BRASILIA — After presenting Brazil's first ever budget deficit, President Dilma Rousseff promised on Wednesday that her government will work hard to get back in the black.
"We are being straightforward. And we are showing, clearly, that there is a problem," she said at a news briefing.
Rousseff made her vow to get her nation's budget under control as Brazil's Central Bank kept its key interest rate at 14.25 per cent on Wednesday, breaking with a string of seven consecutive hikes aimed at holding back soaring inflation.
Brazil just last week acknowledged that its battered economy – the world's seventh largest – has slipped into recession, hard-hit by plummeting oil and commodity prices. Inflation also is high at 9.56 per cent and unemployment has risen to 7.5 per cent.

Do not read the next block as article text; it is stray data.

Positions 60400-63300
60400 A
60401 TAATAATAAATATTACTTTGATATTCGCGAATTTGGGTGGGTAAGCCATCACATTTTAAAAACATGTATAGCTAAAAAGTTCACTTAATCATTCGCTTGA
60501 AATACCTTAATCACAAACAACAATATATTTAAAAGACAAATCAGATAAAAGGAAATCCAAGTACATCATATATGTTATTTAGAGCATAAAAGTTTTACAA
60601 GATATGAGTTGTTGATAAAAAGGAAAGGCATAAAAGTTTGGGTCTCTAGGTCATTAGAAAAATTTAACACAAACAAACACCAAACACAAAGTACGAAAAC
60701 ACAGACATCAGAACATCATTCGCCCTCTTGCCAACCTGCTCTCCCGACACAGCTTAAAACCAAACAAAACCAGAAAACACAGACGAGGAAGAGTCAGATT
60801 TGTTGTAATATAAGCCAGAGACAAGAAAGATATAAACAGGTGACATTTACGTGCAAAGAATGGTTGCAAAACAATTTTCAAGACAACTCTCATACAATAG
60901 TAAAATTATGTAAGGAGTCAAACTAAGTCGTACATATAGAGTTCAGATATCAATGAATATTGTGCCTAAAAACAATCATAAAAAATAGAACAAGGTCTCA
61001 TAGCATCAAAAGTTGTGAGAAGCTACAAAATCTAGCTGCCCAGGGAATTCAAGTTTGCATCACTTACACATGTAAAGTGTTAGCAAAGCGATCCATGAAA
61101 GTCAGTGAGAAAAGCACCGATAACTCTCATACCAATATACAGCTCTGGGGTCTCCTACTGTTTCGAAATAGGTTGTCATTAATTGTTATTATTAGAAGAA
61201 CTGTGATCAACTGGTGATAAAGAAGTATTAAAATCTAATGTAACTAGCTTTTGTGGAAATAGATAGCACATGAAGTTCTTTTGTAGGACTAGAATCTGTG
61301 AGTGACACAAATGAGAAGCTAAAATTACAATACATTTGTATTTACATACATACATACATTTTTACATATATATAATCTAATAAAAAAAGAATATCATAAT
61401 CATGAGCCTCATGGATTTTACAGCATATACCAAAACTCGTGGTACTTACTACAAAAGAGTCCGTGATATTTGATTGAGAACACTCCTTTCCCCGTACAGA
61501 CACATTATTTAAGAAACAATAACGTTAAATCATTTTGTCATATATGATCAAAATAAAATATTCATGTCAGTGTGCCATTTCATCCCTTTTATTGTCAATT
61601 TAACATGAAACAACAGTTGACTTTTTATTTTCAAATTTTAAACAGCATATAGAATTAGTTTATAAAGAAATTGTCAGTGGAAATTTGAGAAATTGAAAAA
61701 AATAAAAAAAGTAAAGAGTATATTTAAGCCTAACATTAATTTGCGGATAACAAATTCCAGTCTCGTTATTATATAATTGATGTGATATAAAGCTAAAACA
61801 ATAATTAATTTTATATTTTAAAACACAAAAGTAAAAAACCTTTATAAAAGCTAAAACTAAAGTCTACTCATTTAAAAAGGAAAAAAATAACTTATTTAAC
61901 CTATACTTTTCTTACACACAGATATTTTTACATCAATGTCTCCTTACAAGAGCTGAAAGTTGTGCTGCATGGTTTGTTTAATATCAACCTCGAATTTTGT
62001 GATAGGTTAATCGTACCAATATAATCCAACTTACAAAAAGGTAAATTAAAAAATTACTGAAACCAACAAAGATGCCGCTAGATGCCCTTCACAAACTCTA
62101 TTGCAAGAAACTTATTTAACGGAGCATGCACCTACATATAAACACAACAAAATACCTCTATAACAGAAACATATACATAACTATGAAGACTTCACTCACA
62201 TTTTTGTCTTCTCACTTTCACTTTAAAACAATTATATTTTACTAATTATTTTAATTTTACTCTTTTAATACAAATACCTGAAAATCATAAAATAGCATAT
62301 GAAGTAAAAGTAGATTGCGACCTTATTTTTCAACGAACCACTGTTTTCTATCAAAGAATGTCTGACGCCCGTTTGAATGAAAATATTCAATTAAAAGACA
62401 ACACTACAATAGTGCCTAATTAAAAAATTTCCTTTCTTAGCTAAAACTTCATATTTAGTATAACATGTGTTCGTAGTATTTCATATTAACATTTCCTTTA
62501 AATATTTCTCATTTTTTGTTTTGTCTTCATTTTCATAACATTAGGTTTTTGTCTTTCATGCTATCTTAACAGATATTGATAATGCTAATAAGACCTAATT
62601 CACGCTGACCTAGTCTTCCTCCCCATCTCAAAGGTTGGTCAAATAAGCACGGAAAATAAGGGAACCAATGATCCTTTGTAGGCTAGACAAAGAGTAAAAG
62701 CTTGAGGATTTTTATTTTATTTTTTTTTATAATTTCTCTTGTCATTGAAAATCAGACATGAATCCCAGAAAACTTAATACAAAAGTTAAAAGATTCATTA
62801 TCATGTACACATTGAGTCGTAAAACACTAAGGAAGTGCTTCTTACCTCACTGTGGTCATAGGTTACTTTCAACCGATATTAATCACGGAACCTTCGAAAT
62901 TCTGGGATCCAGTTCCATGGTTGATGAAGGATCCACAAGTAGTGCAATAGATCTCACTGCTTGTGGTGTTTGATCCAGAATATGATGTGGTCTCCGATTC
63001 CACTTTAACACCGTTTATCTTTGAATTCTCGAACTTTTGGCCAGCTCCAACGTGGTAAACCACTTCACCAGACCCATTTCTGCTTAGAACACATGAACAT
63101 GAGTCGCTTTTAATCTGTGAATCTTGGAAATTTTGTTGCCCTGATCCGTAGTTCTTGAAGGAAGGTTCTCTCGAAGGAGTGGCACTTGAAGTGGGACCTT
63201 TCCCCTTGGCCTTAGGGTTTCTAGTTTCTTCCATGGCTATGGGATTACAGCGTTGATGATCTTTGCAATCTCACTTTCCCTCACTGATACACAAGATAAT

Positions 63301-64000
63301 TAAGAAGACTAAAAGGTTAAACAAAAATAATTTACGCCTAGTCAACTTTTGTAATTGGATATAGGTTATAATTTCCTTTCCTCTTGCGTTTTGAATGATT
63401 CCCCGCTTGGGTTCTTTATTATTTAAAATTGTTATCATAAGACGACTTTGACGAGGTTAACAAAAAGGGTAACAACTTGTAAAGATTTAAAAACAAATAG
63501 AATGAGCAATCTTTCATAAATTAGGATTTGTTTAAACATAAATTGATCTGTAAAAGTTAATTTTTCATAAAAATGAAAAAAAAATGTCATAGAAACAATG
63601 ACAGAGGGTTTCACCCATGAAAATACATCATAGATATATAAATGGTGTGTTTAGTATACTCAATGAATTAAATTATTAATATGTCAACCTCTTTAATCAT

Rousseff's government delivered the proposed budget to Congress on Monday predicting a primary deficit amounting to 0.5 per cent of GDP, or 30.5 billion reais (US$8.4 billion).
This was the first time a Brazilian government has unveiled a plan that would mean government spending outstrips revenue.
A primary budget reflects the government's ability to manage savings and debt. The worry for Brazil now is that its debt load will lead to a loss of its investment-grade credit rating, which would be a serious blow to the economy.
"We want to meet the goal that we set," Rousseff told reporters.
"So we are going to get that deficit down."
The 14.25 per cent interest rate is already one of the highest in big economies.
Analysts believe the high interest rate will gradually bring down price rises, but that a new hike could be risky.
The real has lost more than a quarter of its value against the US dollar this year and there are fears for Brazil's investment grade credit rating after the government on Monday presented a 2016 budget that for the first time projects operating in the red.
Amid the tough economic climate, inflation also is high at 9.56 per cent and unemployment has risen to 7.5 per cent. — AFP